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Ukraine vows ‘dismantling’ of pro-Russia groups after UK claims

Ukraine said Sunday it would continue countering pro-Russian individuals and entities aiming to destabilise Ukraine after the UK accused Russia of looking to install

An Ukrainian Military Forces serviceman and his dog enter a dugout on the frontline with the Russia-backed separatists near Zolote village, in the eastern Lugansk region, on January 21, 2022. – Ukraine’s Foreign Minister Dmytro Kuleba on January 22, 2022, slammed Germany for its refusal to supply weapons to Kyiv, urging Berlin to stop “undermining unity” and “encouraging Vladimir Putin” amid fears of a Russian invasion. (Photo by Anatolii STEPANOV / AFP)

Ukraine said Sunday it would continue countering pro-Russian individuals and entities aiming to destabilise Ukraine after the UK accused Russia of looking to install a pro-Russian leader in Kyiv.

“Our state will continue its policy of dismantling any oligarchic or political structures that could be working to destabilise Ukraine or aid the occupiers,” said Mykhailo Podolyak, an adviser to President Volodymyr Zelensky’s chief of staff.

The term is often used by officials in Kyiv to refer to Russia and its annexation of the Crimean peninsula in 2014.

An Ukrainian Military Forces serviceman and his dog enter a dugout on the frontline with the Russia-backed separatists near Zolote village, in the eastern Lugansk region, on January 21, 2022. – Ukraine’s Foreign Minister Dmytro Kuleba on January 22, 2022, slammed Germany for its refusal to supply weapons to Kyiv, urging Berlin to stop “undermining unity” and “encouraging Vladimir Putin” amid fears of a Russian invasion. (Photo by Anatolii STEPANOV / AFP)


Britain alleged this weekend it had information that Moscow was “looking to install a pro-Russian leader in Kyiv” at a time when fears of a Russian invasion of Ukraine are growing.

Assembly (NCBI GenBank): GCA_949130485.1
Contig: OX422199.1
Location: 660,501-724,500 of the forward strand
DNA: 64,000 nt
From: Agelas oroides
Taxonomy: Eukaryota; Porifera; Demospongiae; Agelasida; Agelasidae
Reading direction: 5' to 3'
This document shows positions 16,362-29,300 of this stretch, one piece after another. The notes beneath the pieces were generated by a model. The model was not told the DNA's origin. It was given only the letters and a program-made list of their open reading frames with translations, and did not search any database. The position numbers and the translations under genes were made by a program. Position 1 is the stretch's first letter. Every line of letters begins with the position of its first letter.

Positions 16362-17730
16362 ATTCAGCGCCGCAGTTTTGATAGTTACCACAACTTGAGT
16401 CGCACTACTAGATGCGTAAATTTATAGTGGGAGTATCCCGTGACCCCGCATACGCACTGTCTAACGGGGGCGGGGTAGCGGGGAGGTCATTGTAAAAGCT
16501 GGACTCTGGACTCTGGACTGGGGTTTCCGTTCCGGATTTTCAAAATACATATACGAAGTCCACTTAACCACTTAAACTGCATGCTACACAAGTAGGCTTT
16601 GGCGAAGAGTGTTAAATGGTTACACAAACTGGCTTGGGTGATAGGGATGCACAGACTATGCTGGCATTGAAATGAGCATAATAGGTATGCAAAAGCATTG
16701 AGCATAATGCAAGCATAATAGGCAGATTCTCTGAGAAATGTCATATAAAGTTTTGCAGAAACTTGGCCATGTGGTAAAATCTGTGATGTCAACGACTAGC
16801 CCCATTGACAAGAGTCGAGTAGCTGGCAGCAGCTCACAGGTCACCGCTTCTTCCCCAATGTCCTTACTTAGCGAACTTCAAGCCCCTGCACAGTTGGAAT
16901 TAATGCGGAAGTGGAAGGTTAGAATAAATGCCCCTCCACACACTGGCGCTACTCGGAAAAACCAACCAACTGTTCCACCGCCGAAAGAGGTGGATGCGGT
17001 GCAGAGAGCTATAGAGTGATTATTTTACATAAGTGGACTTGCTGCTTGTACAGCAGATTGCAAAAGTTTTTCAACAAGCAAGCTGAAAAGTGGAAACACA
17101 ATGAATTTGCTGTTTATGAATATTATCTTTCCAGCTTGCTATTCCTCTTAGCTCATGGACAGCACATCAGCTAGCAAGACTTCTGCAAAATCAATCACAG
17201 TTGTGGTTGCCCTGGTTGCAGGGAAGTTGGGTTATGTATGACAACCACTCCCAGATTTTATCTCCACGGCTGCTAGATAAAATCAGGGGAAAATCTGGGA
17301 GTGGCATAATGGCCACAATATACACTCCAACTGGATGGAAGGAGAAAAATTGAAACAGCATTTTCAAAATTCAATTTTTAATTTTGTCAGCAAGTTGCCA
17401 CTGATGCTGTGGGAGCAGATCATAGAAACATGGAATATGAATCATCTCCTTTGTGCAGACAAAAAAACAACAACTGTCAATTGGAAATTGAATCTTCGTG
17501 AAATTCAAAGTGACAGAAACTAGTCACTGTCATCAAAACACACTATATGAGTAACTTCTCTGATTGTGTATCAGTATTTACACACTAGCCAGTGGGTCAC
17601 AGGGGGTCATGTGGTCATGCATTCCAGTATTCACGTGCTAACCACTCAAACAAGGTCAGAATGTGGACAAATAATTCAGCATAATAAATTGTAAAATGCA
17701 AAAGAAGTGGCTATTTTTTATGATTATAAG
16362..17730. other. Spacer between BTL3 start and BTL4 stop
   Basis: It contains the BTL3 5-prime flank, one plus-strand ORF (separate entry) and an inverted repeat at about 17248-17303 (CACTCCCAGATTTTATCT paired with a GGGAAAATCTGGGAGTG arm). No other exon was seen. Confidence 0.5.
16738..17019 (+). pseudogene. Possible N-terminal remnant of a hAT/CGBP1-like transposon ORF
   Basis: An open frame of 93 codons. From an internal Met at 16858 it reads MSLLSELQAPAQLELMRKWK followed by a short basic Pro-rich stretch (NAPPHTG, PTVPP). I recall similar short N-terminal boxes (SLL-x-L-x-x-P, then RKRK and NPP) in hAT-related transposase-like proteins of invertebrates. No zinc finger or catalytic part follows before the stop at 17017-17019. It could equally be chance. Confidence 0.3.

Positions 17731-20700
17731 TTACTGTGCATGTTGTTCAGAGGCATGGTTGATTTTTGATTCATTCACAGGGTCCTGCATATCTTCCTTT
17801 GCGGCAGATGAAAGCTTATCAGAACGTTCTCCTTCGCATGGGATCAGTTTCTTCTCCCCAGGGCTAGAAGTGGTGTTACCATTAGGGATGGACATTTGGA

Tensions have soared in recent weeks as tens of thousands of Russian troops mass on Ukraine’s border, along with an arsenal of tanks, fighting vehicles, artillery and missiles.

Among those named in the plot was former MP Yevgen Murayev, who the British Foreign Office said was being considered by Russia as a possible leader of Ukraine.

“Governments in countries allied with us have recently begun to bluntly call a spade a spade and expose certain ‘friends of Russia,'” Podolyak said in written comments to AFP.

“This British information clearly follows along in this logical chain,” he added.

London said it had seen evidence that several former Ukrainian politicians had maintained links with Russian intelligence services.

“For some time, Russia has seen its main strategy towards Ukraine to be the selection of specific individuals in oligarchic or political circles and the attempt to promote Russia’s interests through them,” Podolyak said.

The United States said the revelations of the plot were “deeply concerning”.

Moscow dismissed them as “disinformation”, and urged London to “stop spreading nonsense.”

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